Using HWMonitor in 2023: Is it Still the Best Hardware Monitoring Tool of All Time?

HWMonitor is one of the most widely used hardware monitoring tools in the world. It’s also a surprisingly good benchmarking application. Benchmarking applications are tools that simplify the process of testing and comparing hardware performances.

With HWMonitor, you’ll get to track a long list of metrics detailing the performance levels of your desktop’s core hardware components in real time. HWMonitor will clearly display your desktop’s temperature, fan speeds, voltage, clock speeds, and power consumption patterns.

The HWMonitor CPU temp feature alone will reveal a lot about your device’s average performance levels. For instance, let’s say your PC shuts down due to overheating every other day. With the HWMonitor CPU temp feature, you can diagnose such an issue within minutes.

How? Just assess the fluctuations in your CPU or GPU temperatures on the HWMonitor app. Use different settings and place your PC under varying degrees of load to see how your PC’s temperature responds to these changes. 

Track the temperature fluctuations to find the optimal load for your PC. Now, you can limit your PC usage accordingly to maintain a stable temperature (under 65°C or 149°F) and to keep your device from overheating.

If you’re only interested in this awesome HWMonitor temperature tracking feature, then consider trying out HWMonitor’s classic version. It’s available on the Internet for free and despite that, the HW monitor CPU temp feature is very accurate and helpful.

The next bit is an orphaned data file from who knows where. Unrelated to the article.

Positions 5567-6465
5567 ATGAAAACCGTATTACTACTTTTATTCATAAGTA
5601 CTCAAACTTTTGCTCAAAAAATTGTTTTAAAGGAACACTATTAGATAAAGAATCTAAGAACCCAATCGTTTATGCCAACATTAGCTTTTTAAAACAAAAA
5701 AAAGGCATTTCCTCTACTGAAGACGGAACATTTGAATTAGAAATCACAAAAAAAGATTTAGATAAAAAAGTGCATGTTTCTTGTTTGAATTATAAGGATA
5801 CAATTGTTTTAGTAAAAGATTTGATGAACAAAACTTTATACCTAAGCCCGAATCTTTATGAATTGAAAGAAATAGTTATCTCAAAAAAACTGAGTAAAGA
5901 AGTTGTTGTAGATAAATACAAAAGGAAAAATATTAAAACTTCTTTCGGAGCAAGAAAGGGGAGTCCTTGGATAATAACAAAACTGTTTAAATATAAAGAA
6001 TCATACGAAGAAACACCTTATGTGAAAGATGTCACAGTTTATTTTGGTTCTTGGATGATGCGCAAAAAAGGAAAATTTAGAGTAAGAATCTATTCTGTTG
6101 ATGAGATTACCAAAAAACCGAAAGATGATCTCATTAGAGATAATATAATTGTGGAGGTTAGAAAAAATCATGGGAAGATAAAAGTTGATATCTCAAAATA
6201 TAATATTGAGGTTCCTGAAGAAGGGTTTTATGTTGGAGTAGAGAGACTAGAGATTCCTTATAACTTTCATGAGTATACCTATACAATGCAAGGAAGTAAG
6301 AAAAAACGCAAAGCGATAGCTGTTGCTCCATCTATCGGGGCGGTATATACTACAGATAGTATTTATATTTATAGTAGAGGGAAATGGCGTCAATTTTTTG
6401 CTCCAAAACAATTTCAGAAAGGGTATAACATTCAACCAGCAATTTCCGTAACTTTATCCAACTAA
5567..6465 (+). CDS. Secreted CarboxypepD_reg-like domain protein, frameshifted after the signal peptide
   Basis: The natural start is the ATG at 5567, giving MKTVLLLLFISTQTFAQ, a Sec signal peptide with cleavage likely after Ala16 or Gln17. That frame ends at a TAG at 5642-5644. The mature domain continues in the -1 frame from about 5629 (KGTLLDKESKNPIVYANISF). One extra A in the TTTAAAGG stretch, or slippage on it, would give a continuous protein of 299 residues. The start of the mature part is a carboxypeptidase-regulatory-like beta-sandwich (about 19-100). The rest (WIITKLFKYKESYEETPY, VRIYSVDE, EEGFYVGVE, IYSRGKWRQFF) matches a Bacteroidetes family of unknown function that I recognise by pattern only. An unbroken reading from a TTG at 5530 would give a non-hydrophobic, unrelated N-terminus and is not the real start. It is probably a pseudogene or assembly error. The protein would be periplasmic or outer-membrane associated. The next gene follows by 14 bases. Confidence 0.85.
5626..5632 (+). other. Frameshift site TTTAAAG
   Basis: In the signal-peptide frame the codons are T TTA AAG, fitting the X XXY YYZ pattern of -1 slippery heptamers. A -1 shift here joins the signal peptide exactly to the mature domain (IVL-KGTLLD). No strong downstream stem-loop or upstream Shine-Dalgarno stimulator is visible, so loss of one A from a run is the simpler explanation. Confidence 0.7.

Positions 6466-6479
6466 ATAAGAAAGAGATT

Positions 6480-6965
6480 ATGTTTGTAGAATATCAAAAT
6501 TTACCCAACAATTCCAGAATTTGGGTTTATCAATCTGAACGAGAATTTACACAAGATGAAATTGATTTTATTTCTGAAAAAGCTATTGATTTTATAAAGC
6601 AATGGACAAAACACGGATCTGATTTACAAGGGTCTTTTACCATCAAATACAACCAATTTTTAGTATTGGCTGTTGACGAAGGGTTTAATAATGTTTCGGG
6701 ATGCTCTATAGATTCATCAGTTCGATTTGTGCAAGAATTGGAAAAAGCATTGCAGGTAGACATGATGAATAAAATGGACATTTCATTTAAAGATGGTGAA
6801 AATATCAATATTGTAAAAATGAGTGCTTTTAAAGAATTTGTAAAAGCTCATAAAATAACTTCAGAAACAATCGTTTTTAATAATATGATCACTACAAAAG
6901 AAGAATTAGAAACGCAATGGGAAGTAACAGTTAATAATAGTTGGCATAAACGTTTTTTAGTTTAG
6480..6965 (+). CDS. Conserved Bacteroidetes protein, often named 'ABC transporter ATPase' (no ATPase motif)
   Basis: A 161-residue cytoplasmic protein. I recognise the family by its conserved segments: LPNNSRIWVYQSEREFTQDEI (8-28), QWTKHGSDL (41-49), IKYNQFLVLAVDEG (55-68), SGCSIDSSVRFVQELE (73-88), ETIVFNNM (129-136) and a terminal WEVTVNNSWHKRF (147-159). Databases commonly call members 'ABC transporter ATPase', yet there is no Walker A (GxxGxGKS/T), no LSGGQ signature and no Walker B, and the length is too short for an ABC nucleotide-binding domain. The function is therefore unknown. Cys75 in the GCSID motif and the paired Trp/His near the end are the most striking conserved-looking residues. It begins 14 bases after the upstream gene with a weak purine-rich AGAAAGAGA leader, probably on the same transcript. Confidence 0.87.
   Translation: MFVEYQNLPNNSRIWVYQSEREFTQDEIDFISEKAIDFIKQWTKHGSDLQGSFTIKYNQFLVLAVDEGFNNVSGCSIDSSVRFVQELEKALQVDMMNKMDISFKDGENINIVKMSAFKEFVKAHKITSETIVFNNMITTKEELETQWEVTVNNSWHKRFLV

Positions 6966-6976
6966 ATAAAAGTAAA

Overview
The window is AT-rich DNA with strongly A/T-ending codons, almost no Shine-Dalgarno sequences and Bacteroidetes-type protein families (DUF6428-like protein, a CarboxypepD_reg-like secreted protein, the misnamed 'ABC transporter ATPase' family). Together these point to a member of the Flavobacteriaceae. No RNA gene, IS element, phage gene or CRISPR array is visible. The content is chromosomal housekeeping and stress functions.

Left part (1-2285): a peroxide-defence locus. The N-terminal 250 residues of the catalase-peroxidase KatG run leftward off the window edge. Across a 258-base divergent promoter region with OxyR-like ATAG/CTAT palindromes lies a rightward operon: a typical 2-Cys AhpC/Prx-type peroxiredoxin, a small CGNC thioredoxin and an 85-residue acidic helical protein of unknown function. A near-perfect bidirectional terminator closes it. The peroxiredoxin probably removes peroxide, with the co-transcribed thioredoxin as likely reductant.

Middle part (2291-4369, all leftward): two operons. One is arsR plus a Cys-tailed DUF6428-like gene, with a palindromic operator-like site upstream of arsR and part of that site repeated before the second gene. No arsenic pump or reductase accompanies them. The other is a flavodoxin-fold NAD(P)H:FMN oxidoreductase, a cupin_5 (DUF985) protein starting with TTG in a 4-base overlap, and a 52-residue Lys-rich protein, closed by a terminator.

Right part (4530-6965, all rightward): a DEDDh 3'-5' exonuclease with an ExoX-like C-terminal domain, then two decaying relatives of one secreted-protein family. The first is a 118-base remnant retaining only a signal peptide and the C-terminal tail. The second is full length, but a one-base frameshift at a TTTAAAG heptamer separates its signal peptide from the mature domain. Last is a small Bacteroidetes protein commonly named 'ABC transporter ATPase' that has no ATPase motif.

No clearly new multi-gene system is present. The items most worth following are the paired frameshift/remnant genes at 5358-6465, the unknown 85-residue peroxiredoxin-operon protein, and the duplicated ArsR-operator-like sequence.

As a “power user” of PCs, this tool is a must-use for me. I currently use a more advanced, premium version of the tool (version 1.43). With it, I’m able to monitor a variety of data points regarding the health of my devices remotely and in real time.  

If your desktop has been heating up of late, here’s how you can use HWMonitor to assess your CPU thermal readings and prevent your PC from overheating again.

Do you have a particular question about using HWMonitor? Then use the table of contents below to jump to the most relevant section. And you can always go back by clicking on the black arrow in the right bottom corner of the page. Also, please note that some of the links in this article may be affiliate links. For more details, check the Disclosure section at the bottom of the page. 

Why use HWMonitor?

You’ve dusted off the ancient relic known as “Windows XP”, taken a nostalgic trip through “Vista”, and now find yourself deep in the throes of the futuristic “Microsoft Windows” landscape of 2023. Amidst the waves of advanced technology surrounding you, there’s a quiet hum in the corner – HWMonitor. A name that feels as ancient as a “Navi 21 kxtx”, yet as fresh as the “Ryzen 7 7745hx” beating heart of your beastly rig. So, why on Earth (or any other planet you’re gaming on) would you use HWMonitor in this day and age?

For starters, let’s talk about the sheer versatility. Whether you’re sporting an “Intel Core i5-13500” or reminiscing the old days with an “AMD Athlon 5350”, HWMonitor has you covered. It’s like the sommelier of hardware monitoring, serving up data on your “video card GPU temperature”, “utilization”, “hard drive health” through S.M.A.R.T, and so much more. Plus, the “hwmonitor pro” version takes it up a notch, offering up to “10 remote connections”, catering to both “32-bit and 64-bit” systems. Remember, in the world of PC monitoring, knowledge is power (and maybe a few more FPS).